2. The “organic” dust that claim to be able to kill the bed bugs and not be harmful to humans in areas where people might have closer contact (mattress and box spring, etc). Note: this dust claims to be safe for humans but I’d avoid any place with direct contact such as sheets.
  3. Vacuum everywhere in the room, including the furniture, rugs, mattress, and box spring.
  4. You can get a plastic or another type of impervious mattress cover. This is a cover that zippers up where you can stuff in a mattress and/or a box spring. The bedbugs generally make there home or lay their eggs here. These bags are impervious. Keeping the mattress and box spring sealed up for over 18 months should starve and kill any bugs that escaped the vacuuming as well as those that hatched later on.
  5. Machine wash anything that is washable in the hottest water setting possible and the hottest dryer setting possible. Real bleach should be used with any linens that can tolerate it.
  6. Throw away anything that is unnecessary and try not to replace until you are sure the infestation is contained or destroyed. Foot rugs, old infected furniture, etc.

You might have to repeat the various steps a few times until you are successful. Another note. Bed bugs don’t thrive on all types of furniture. They prefer fluffy things so rugs and linens make good homes for them. They also like wood and dark areas so box springs, mattresses (older types, newer ones not so much), inside of wood furniture, behind walls, etc make good homes as well. Generally they don’t like plastic and metal. Also a note when traveling, a good way to avoid any hitchhikers is to put your bags and clothing on top of a table or chair, preferably metal or plastic, when staying at a hotel room.

Don’t know about th elaws prevailing there so can not say ifwho is responsible for bedbugs and whether or not you can get a compensation. But do know that bedbugs are at rise every where and has to be checked immediately. any pesticide will not be fruitful to remove them as they have become resistannt to them. You should have the building treated .We called personals for guidance from who gave us some steps to apply to eradicate them from our building and soon found many dead bugs lying on the ground. Hope we won’t be infested again.

BedBug update…

Yes it is the landlords responsibility to provide a healthy living environment for our tenants, bedbugs are a health issue as they cause physical and mental harm. I however was able to pin point that the bedbugs are only coming from upstairs unit as we (myself and the pest co.) did not find them or any evidence of them downstairs. I paid $500 to treat both units with some very strong chemicals (cheap, most companies wouldnt touch them and the ones that would wanted over $1000). They came 3 times (10 days apart, that is when their eggs hatch) and they sprayed pretty much everything in both units top to bottom. Although as a landlord I am required to provide my best faith effort of removing these pests, the tenants must cooperate as their is a lot of prep that goes into this process. I told my tenants upstairs that I am treating this once, and if they are not gone then they will be responsible for the next treatment. I purchased vinyl bed covers, boric acid, and some special bedbug spray for additional treatment…they were billed for these items. No legal issues so far, but these bugs are becoming an epidemic, so beware they are very difficult to kill!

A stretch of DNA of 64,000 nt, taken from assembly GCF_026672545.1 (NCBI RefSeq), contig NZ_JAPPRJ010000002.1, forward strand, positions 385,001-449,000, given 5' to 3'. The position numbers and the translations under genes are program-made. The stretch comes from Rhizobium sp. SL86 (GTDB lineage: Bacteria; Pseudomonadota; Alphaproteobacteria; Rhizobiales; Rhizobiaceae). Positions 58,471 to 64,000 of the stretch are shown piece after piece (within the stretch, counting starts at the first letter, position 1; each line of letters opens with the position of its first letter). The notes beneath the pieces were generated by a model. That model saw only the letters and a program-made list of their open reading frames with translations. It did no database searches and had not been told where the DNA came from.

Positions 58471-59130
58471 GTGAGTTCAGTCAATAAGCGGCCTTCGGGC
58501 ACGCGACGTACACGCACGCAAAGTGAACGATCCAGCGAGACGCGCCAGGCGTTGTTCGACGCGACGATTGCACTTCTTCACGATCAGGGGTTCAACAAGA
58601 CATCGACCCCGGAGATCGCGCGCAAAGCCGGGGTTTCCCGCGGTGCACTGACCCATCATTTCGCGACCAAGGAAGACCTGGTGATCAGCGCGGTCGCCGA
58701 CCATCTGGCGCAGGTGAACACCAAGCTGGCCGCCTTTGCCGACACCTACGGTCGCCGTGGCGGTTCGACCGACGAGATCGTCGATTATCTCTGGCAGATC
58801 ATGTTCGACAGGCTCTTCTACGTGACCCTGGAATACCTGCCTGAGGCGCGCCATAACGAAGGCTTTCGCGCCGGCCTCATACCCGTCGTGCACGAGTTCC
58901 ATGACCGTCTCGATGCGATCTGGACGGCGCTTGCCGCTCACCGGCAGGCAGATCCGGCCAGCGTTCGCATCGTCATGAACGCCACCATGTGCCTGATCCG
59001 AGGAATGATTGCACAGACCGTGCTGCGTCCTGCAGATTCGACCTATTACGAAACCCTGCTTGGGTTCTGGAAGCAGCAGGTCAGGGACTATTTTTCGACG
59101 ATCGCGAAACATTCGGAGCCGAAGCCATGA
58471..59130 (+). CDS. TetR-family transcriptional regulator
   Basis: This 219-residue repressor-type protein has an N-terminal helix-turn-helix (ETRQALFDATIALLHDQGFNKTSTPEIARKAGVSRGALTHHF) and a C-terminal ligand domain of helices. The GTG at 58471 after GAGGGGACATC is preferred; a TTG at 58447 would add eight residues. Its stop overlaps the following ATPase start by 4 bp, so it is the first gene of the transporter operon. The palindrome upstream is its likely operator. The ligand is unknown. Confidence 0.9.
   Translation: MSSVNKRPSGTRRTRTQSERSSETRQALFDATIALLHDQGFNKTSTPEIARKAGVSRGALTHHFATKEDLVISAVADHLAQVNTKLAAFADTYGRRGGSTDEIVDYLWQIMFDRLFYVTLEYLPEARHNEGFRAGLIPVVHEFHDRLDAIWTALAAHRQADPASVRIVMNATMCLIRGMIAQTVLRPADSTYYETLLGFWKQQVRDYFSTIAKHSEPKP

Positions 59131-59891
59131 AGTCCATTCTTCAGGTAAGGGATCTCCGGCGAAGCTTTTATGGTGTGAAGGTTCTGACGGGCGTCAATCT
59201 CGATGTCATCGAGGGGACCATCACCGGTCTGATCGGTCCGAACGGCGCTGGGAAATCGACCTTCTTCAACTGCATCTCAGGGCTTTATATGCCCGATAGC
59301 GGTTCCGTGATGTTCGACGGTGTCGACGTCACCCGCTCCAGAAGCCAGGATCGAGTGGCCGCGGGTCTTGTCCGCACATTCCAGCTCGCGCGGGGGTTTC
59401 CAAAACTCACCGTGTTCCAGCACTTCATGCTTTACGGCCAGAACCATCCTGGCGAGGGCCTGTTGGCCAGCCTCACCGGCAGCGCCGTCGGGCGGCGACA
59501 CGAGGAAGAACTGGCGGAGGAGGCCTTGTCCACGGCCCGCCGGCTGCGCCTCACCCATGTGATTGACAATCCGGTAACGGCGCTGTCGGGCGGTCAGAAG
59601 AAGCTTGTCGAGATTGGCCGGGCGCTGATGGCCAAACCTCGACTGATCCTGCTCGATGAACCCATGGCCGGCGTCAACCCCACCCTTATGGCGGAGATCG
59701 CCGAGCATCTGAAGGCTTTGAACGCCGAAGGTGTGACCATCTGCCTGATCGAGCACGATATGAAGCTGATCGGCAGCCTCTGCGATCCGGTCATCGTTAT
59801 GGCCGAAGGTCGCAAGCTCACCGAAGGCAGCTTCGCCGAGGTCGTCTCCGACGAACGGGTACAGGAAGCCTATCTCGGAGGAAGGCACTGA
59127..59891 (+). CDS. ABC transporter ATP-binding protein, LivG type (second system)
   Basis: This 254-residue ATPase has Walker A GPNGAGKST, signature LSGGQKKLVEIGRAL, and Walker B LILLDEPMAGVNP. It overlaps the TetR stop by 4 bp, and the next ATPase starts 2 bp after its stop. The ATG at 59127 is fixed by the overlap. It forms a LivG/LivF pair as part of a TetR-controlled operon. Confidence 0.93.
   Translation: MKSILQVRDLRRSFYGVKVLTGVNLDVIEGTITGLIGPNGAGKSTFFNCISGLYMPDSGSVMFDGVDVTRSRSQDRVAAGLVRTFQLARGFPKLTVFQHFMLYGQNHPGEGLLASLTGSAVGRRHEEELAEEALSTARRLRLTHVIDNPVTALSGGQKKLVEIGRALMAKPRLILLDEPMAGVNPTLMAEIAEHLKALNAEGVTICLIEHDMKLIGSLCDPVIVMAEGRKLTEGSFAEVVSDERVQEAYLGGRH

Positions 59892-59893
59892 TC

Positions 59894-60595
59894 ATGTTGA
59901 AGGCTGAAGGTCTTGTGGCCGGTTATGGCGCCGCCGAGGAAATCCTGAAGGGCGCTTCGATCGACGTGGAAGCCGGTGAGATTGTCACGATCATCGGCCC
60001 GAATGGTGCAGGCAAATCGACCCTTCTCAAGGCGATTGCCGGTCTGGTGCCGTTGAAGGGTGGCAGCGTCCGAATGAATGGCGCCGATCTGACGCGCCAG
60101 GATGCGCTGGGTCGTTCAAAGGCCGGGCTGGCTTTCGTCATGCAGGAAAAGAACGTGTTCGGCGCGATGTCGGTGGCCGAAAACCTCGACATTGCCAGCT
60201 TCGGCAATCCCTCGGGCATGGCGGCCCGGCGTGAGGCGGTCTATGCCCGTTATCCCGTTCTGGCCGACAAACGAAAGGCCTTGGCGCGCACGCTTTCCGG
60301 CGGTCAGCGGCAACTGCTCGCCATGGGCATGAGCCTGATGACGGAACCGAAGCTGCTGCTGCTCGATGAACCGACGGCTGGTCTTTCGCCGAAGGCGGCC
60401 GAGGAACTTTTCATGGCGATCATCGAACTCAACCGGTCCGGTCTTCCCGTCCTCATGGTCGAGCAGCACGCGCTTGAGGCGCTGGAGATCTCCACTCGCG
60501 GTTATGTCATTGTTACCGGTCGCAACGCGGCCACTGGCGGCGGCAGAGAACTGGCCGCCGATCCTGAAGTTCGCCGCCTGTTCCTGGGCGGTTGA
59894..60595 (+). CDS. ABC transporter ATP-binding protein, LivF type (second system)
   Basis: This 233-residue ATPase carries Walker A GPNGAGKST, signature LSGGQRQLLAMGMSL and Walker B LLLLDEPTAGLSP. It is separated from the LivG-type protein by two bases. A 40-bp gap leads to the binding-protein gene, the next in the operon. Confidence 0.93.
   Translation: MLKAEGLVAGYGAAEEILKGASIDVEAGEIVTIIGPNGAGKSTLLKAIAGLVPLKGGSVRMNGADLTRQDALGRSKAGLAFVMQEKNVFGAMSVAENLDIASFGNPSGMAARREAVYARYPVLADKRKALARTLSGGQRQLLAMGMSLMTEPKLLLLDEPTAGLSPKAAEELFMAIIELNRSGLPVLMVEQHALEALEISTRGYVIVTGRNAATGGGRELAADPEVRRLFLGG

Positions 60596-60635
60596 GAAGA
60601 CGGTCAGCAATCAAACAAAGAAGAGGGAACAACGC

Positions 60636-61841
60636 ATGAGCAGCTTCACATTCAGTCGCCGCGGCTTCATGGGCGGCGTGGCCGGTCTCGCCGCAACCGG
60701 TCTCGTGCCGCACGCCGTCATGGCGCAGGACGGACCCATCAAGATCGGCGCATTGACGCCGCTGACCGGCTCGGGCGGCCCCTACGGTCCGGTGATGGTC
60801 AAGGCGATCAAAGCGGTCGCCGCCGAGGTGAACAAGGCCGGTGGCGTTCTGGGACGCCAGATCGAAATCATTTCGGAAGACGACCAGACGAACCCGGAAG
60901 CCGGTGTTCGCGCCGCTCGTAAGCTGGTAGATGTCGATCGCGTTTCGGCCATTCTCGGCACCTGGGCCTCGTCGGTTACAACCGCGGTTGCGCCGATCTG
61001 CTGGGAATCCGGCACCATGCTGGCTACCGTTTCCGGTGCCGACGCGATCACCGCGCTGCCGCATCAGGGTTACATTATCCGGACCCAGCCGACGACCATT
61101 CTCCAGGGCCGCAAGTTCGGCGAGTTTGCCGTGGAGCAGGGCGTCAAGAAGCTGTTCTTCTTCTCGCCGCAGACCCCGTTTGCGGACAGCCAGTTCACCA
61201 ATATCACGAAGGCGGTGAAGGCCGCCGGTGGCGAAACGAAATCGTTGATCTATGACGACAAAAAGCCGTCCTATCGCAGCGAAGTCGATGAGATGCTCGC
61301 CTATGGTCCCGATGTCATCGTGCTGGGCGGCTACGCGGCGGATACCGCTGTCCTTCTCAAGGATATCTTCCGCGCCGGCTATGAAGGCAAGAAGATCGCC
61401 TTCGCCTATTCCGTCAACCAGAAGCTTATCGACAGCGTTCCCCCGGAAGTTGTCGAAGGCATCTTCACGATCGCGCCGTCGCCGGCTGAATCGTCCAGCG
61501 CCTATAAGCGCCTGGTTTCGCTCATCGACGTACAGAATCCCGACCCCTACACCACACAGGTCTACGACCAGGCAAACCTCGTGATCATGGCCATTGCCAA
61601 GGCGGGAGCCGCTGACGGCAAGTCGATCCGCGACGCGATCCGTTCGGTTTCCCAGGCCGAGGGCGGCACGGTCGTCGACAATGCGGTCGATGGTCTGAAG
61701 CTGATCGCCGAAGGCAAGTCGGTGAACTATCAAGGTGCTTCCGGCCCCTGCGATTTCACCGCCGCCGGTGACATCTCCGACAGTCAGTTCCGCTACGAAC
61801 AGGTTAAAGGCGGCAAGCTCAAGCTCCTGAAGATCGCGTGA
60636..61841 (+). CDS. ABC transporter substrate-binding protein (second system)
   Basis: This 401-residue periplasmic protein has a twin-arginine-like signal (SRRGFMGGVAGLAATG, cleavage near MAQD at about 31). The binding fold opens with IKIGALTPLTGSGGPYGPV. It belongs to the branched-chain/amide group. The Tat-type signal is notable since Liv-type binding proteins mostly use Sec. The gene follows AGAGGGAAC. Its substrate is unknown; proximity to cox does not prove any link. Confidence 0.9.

bedbugs should be dealt with the land lords. But they really donot pay heed to the plight of the tenant. SO the tenant is left with no option but to face the consequences. He has to pay for the treatment or to the exterminator. one can get assistance from to eradicate them from ones premises.

I had one of my tenants complain of bedbugs after she leased a bedroom set from a rent a center place. I had all three units in the building treated to the tune of 1200.00. I then approached the rental place with the details (time of infestation coincided with time of leased property) of my situation. They told me to go fly a kite. So I took them to small claims court where I won a settlement for $970.00. From now on I am including a bed bug clause in my leases.

Six7Kevin - what do you say in this bed bug clause? Do you make the tenants responsible? Or you state that they should not bring used/rented furniture into the property?

From now on I am including a bed bug clause in my leases.